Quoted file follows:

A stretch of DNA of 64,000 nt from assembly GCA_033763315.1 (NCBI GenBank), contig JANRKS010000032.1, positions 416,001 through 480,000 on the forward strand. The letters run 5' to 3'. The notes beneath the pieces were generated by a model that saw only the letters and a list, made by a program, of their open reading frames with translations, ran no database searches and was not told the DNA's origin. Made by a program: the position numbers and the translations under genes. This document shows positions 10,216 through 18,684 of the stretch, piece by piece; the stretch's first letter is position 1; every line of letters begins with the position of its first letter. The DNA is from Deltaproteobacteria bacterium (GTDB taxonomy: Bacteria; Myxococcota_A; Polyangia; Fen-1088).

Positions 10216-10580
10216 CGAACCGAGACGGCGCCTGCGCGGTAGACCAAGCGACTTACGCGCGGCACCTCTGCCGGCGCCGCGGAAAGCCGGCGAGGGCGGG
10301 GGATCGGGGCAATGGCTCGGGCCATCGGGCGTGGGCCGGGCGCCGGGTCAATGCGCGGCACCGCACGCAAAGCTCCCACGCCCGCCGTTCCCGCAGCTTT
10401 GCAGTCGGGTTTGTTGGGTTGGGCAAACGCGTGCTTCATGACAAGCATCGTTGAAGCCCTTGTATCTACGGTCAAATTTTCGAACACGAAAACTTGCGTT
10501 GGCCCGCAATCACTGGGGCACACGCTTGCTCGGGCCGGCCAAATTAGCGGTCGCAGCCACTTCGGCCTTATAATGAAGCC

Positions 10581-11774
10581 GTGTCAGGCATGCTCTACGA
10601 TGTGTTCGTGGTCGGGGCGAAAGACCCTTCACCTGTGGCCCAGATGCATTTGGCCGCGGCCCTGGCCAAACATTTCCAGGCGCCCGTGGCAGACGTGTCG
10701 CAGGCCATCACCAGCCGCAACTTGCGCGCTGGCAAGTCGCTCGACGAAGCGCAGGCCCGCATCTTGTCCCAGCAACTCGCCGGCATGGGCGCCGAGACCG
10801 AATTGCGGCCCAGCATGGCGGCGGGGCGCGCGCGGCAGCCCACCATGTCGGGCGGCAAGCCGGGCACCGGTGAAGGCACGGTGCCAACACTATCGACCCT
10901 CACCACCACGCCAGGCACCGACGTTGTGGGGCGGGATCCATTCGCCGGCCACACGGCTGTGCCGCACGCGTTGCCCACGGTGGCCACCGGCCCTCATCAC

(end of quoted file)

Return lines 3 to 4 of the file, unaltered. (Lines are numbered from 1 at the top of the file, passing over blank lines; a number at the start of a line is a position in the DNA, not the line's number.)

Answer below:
10216 CGAACCGAGACGGCGCCTGCGCGGTAGACCAAGCGACTTACGCGCGGCACCTCTGCCGGCGCCGCGGAAAGCCGGCGAGGGCGGG
10301 GGATCGGGGCAATGGCTCGGGCCATCGGGCGTGGGCCGGGCGCCGGGTCAATGCGCGGCACCGCACGCAAAGCTCCCACGCCCGCCGTTCCCGCAGCTTT